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Can I swap a NiMH with NiCad?

Discussion in 'Troubleshooting and Repair' started by thundermasmacho, Jul 22, 2011.

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  1. thundermasmacho

    thundermasmacho

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    0
    Jul 22, 2011
    I have a cordless WaterPik (M/N WP-360) and it no-longer holds a charge. I have a number of questions:

    1. What's the easiest way to determine if it's the battery or the charger that has gone tits-up?

    2. It currently uses a 2.4V 1300mAh NiMH battery pack, but I can only find NiCad's with the same specs and dimensions (small enough to fit in the unit).
    So, can I replace an NiMH with a NiCad? I know that NiCad is kind of obsolete now, and comes with a whole host of other issues and concerns, but they seem to be pretty cheap and easy to find.
    2a. Anyone know of a good place to find a NiMH with these specs?
    2b. If I use a NiCad instead, is there a danger in overcharging, or a fire, etc.?
     
  2. Resqueline

    Resqueline

    2,848
    2
    Jul 31, 2009
    1. Can't say w/o detailed information about the product and your resources.
    2.Yes.
    2a. What spec's? I've seen 2.4V & 1300mAh but there's more to a battery spec' than that.
    2b. No. If the charger is intelligent it might just stop charging a little too early.
     
  3. thundermasmacho

    thundermasmacho

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    0
    Jul 22, 2011
    I don't have a lot of details on the battery or the device as I have long since lost the paperwork that came with it.

    However, here is the battery part number which may help:

    GP130AAHE2B1H

    Other info on the battery pack:

    NiMH Battery
    2.4V 1300mAh
    H9
    I guess you might call it a "2 AA Model" as it appears to be 2 AA batteries bound together.
     
  4. Resqueline

    Resqueline

    2,848
    2
    Jul 31, 2009
    Ok, size AA is good info. I find the GP130AAHE cell datasheet but nothing on the assembled pack. Does it have solder flanges attached, and how are they configured?
     
  5. thundermasmacho

    thundermasmacho

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    Jul 22, 2011
    [​IMG]
    [​IMG]
     
  6. shrtrnd

    shrtrnd

    3,767
    487
    Jan 15, 2010
    Your charging circuit is for NiMH, I wouldn't swap NiCads for it, because the charging
    circuit parameters are different. The only reason you can't find 1300mAh NiMH's, is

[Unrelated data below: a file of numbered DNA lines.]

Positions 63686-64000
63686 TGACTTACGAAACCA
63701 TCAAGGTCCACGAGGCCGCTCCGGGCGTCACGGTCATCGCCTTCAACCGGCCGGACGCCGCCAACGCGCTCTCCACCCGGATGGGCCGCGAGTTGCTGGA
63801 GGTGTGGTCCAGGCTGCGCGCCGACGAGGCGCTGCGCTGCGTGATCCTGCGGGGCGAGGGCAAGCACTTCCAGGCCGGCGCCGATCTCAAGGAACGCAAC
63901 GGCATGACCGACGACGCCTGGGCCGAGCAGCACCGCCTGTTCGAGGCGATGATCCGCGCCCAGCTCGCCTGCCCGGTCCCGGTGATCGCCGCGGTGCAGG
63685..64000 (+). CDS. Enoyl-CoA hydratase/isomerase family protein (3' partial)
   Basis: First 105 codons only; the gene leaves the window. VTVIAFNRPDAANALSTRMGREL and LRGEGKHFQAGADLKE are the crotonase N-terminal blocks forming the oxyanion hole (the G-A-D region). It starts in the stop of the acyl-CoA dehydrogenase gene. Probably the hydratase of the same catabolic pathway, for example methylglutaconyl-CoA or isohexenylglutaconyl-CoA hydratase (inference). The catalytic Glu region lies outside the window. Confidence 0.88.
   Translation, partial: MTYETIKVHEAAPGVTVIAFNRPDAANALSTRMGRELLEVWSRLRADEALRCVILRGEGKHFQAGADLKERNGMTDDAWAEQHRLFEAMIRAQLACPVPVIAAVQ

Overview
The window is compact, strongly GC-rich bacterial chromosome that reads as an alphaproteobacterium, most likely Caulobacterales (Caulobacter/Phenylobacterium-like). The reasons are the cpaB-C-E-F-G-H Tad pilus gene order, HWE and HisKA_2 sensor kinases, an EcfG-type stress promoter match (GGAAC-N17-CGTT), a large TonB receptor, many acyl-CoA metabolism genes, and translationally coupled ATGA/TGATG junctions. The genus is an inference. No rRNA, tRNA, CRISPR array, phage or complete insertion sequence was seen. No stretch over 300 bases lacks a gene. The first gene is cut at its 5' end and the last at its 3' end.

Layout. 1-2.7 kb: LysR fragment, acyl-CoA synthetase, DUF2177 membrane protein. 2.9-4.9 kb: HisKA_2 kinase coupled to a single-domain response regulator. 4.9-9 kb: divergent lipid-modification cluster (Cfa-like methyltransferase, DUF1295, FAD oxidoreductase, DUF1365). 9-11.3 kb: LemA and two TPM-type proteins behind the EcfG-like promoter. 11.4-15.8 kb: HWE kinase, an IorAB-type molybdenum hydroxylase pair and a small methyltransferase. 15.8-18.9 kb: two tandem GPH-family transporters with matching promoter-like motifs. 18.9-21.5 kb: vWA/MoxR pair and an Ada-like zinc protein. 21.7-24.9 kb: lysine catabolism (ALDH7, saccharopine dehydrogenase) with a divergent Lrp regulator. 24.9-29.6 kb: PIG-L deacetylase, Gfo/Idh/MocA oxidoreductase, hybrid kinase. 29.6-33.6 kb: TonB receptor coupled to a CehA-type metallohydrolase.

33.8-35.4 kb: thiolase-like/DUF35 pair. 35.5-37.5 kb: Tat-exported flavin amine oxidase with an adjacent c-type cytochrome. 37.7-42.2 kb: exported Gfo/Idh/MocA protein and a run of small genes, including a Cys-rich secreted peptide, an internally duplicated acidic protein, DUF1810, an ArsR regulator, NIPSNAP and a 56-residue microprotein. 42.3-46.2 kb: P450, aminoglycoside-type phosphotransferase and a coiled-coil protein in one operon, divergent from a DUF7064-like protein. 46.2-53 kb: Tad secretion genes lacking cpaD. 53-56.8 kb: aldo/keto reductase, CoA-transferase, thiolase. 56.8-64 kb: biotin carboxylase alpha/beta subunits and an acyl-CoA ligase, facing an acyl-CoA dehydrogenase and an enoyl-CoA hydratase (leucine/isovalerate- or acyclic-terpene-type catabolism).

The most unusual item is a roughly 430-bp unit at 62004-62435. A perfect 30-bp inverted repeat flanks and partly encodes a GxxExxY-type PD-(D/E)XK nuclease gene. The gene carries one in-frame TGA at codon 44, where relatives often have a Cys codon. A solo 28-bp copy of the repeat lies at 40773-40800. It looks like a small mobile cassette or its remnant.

because they have considerably higher capacities these days. You can use any NiMH,
    that has a higher amp/hour capacity. If you're in the U.S., get the batteries from
    All Electronics Corp in Van Nyes, CA, ....or any other elec supply shop. This is any
    easy fix, you just need the right batteries or battery 'pack' (of two), that is readily
    available from many places.
     
  7. thundermasmacho

    thundermasmacho

    5
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    Jul 22, 2011
    Brilliant!! Thank you so much.

    I have a couple more questions for you then:

    1. Just to clarify, 1300mAh means 1300 miliamps/hour correct?
    2. Does the voltage make a difference then? Higher? Lower? Or should I definitely find one that is 2.4V?

    Thanks again for all of your help.

    Cheers,

    -KS
     
  8. TBennettcc

    TBennettcc

    292
    2
    Dec 4, 2010
    1300mAh means 1300 milliamp-hours. Which means it can supply a current of 1.3 amps (1300 milliamps) for one hour. Or 2.6 amps for 30 minutes (at least on paper). In real life, these things vary.

    Rechargeable battery cells are usually 1.2v, hence, two in series give you 2.4v. It shouldn't be hard to find a 2.4v battery pack.
     
  9. thundermasmacho

    thundermasmacho

    5
    0
    Jul 22, 2011
    Thanks Tim, a really do appreciate it; my teeth and gums also thank you.

    If you'd like to learn more about being a drunkard who lives in Portland, then please tune into Funemploymnet Radio: http://funemploymentradio.com/

    Cheers,

    -Kenny
     
  10. shrtrnd

    shrtrnd

    3,767
    487
    Jan 15, 2010
    Like TBennettcc said, both NiCads and NiMH cells are typically designed for 1.2v.
    The reason your battery pack is composed of two cells, is to reach the 2.4V needed
    for your device. These days you're going to find replacement batteries at or above
    2400mA/Hr. All that means, is your between-charge times will be less, because of
    higher Amp Hour capacity of the newer batteries.
     
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